For importers looking to secure Section 301 tariff refunds, there are important details that need to be considered. The good news is that getting a refund on duties you’ve previously paid is possible. However, eligibility is limited and the process involves some complex work. The effort is well worth it though, especially for large importers that can recover millions of dollars in duties.
To obtain a Section 301 tariff refund, importers first need to confirm their products are eligible for a tariff exclusion. Next, a Post Summary Correction (PSC) needs to be submitted to Customs and Border Protection (CBP), along with supporting documentation. CBP reviews the request and notifies the importer whether or not it’s approved.
Our guide below provides you with an in-depth look at the Section 301 tariff refund process. We explain how to determine eligibility, as well as what steps you need to go through. Lastly, we explain the importance of enlisting the help of a licensed customs broker to ensure the process is smooth and is more likely to end up with you receiving the refund you deserve.
The Office of the United States Trade Representative (USTR) announced on March 23, 2022 that 352 of the 549 eligible exclusions for the Section 301 tariff refund would be reinstated. The majority of exclusions had previously expired on Dec. 31, 2020.
The reinstated exclusions will apply retroactively to October 12, 2021 and will last until December 31, 2022. Importers of goods that have been reinstated can apply for a refund of any 301 tariffs they paid, regardless of whether or not they applied for the original exclusion.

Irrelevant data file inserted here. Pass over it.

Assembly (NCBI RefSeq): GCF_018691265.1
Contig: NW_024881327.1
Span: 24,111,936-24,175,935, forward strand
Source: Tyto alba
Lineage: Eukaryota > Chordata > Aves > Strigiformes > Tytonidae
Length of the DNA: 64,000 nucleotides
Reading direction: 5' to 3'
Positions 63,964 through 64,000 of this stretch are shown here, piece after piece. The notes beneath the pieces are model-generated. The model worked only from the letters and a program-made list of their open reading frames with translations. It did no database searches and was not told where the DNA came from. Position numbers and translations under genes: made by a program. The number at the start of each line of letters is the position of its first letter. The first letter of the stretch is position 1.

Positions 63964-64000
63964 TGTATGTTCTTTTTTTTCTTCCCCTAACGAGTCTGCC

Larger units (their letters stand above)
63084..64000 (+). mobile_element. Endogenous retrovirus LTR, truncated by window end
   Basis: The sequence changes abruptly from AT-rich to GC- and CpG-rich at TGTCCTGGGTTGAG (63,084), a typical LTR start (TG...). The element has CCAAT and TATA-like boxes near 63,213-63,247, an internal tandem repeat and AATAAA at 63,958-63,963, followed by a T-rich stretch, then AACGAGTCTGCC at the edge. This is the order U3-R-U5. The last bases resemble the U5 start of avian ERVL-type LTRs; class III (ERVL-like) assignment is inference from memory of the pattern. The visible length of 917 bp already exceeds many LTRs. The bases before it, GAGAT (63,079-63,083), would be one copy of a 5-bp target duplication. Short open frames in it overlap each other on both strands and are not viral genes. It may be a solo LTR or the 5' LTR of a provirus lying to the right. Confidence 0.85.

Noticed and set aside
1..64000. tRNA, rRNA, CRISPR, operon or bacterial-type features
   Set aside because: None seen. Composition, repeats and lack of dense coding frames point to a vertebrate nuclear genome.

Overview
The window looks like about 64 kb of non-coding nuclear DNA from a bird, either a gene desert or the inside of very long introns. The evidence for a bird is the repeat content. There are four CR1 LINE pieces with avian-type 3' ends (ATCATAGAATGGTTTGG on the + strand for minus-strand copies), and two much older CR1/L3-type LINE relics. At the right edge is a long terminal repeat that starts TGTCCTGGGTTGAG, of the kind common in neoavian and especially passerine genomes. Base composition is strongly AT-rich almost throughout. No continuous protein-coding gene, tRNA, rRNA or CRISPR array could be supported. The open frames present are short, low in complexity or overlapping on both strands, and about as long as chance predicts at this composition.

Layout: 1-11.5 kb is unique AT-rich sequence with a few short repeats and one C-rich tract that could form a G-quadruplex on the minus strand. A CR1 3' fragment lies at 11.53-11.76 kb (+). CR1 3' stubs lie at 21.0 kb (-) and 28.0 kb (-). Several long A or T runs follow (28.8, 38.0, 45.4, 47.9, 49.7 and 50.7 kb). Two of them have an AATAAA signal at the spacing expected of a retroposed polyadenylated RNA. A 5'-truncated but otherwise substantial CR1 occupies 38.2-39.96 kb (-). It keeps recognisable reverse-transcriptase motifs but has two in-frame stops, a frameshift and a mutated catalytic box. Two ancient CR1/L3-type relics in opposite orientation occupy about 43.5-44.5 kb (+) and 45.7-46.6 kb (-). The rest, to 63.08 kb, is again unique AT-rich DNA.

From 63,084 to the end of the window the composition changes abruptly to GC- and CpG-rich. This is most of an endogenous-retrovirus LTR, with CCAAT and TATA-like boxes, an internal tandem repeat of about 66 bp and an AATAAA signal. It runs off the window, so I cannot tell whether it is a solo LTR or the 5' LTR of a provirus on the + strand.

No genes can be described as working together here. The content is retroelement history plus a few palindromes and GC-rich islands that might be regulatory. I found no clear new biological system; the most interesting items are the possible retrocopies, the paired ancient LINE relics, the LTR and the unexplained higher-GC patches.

The reinstatement of these product exclusions was made after consideration of both public comment and discussion with numerous other government agencies.
The remaining products which were not reinstated will continue to be subject to 7.5% and 25% tariffs as outlined by the USTR.
For more information on all Section 301 extensions, check out our article on the Benefits of the 301 Tariff Exclusion Extension.
Currently, there are 352 exclusions eligible for a tariff refund. These products can find their classifications in Chapters 84, 85, 86 and 90 of the Harmonized Tariff Schedule of the United States (HTSUS).
The goods covered include various electronics, appliances, machinery, motorcycles, furniture, fabrics, clothing, meat and seafood, and chemicals, among other commodities.
In accordance with Section 301, all products subject to the tariffs are divided up between four separate lists. The number of reinstated exclusions that qualify for a refund are as follows:
Previously, the USTR allowed exclusions for 549 products. Of those 549 exclusions, only 352 have been reinstated.
|Total Value of Products Subject to 301 Tariffs||Exclusions Prior to Expiration||Reinstated Exclusions|
|List 1||$34 Billion||137||89|